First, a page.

Research Areas:

  • Persistence of women in undergraduate STEM programs in Ethiopia

  • Institutional support for women of color faculty in engineering

  • Student success strategies of Black immigrant women

  • Intersections of gender and race in STEM higher education


Doctoral Dissertation Research

Meseret's dissertation project was titled: Understanding Why Women Stay: Examining Persistence Factors of Women Majoring in Science and Technology Programs in Public Ethiopian Universities Using a Mixed Methods Design. Despite increased student enrollment, a rise in the number of institutions, and an increased focus on science and technology in education policy, women remain starkly underrepresented in these fields. This dissertation explored the experiences of women in undergraduate science and technology programs by asking three questions:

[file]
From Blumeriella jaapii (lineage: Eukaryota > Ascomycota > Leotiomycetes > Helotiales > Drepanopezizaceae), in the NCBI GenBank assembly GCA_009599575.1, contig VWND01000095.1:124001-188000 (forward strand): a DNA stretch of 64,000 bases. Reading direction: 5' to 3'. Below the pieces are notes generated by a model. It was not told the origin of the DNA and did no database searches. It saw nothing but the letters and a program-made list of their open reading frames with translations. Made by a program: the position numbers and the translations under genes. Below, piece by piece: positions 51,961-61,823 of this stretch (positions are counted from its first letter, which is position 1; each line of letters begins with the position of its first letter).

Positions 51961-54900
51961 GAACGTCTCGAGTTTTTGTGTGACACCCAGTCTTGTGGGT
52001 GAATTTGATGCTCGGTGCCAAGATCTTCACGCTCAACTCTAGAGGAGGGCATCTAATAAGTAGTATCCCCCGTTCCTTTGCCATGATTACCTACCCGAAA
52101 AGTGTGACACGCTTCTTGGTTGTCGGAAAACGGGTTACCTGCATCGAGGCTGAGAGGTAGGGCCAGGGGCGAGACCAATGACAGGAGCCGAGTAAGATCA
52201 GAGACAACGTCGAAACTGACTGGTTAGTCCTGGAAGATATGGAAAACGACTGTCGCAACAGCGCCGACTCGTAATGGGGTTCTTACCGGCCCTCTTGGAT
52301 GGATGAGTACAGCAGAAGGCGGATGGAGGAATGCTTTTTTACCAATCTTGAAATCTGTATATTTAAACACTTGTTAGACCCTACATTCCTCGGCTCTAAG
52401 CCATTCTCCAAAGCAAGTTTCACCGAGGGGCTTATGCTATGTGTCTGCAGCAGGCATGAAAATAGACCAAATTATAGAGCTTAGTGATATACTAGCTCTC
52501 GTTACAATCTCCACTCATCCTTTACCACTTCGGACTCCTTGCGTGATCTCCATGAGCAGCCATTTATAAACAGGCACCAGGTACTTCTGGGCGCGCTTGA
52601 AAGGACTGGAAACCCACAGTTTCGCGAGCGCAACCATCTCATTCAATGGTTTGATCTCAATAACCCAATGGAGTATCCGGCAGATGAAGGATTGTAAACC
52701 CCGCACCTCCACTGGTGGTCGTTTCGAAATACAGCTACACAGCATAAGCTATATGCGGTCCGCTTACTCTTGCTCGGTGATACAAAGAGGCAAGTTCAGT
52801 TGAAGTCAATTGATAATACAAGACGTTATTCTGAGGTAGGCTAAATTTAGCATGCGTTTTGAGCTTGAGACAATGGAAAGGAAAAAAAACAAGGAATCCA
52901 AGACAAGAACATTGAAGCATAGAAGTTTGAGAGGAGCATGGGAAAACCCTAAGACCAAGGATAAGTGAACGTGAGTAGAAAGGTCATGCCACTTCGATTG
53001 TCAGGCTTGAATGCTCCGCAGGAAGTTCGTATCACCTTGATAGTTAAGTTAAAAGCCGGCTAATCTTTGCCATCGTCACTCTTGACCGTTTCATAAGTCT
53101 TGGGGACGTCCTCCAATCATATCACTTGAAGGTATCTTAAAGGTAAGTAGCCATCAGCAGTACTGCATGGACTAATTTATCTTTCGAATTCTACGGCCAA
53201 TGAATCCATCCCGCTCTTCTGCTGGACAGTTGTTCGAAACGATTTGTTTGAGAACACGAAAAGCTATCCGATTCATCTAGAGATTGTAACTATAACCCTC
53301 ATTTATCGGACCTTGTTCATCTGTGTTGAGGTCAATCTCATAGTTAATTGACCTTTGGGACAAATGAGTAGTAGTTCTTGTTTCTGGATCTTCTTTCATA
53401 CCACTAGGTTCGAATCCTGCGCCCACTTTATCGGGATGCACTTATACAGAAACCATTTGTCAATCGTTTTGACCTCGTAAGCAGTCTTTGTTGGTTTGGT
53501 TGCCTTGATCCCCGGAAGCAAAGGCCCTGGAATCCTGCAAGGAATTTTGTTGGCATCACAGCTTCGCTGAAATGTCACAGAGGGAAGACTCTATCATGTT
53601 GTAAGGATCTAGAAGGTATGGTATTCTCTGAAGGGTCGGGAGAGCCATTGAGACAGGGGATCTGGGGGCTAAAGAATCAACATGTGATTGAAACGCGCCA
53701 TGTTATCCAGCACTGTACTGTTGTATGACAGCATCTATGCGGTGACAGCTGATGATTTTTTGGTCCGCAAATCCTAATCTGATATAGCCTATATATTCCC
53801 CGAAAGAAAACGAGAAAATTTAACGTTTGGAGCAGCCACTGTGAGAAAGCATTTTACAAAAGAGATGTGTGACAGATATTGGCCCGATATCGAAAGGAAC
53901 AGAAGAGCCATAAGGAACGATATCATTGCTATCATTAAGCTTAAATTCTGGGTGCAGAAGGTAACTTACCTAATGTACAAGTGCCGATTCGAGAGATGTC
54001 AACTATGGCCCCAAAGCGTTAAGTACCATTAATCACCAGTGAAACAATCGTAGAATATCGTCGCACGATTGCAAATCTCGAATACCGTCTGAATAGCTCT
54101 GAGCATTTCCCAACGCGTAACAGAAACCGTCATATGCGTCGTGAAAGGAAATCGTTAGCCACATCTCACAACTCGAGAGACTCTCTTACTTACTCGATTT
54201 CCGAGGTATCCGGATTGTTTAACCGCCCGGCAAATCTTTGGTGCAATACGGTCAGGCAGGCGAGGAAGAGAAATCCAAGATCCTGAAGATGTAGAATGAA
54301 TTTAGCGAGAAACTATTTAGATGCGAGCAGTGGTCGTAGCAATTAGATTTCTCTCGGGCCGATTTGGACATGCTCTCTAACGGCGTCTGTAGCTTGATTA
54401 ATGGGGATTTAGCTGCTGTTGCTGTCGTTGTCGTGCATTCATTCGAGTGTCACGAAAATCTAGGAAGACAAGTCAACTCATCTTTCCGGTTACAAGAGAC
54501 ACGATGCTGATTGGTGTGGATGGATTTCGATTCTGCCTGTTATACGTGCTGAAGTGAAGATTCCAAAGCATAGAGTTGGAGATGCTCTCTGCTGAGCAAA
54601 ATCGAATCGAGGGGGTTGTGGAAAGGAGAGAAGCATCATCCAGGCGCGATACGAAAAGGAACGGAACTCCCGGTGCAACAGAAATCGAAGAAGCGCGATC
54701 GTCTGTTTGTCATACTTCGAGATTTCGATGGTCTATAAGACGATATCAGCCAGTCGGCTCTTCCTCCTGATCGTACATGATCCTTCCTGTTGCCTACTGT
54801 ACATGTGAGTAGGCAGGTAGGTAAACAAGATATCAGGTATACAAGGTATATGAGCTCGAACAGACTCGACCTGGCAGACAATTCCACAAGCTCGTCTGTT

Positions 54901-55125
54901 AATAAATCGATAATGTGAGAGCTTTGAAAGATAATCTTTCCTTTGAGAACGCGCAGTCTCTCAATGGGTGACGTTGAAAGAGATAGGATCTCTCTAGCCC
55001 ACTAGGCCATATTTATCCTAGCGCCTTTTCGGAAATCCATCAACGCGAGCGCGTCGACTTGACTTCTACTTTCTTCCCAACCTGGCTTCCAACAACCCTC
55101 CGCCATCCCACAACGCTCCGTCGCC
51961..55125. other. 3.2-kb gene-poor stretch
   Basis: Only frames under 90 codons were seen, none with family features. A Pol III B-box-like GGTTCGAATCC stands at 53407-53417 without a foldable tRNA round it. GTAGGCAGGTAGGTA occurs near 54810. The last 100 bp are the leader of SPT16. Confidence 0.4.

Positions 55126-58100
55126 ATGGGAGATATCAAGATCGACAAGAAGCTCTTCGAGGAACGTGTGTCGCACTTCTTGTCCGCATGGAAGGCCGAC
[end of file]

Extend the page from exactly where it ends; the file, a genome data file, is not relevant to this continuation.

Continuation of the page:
1. How does postcolonial feminist theory help us frame the experience of women in Ethiopian society, broadly? In higher education, specifically?
  2. How does research about underrepresented minorities in science and technology capture (or fail to capture) the experiences of women?
  3. What are some potential best practices for supporting women’s success in science and technology education? 

A conceptual framework termed Circles of Progression, a persistence model designed for students at African universities, was utilized.

             Photo Credit: Edizon Flix Studios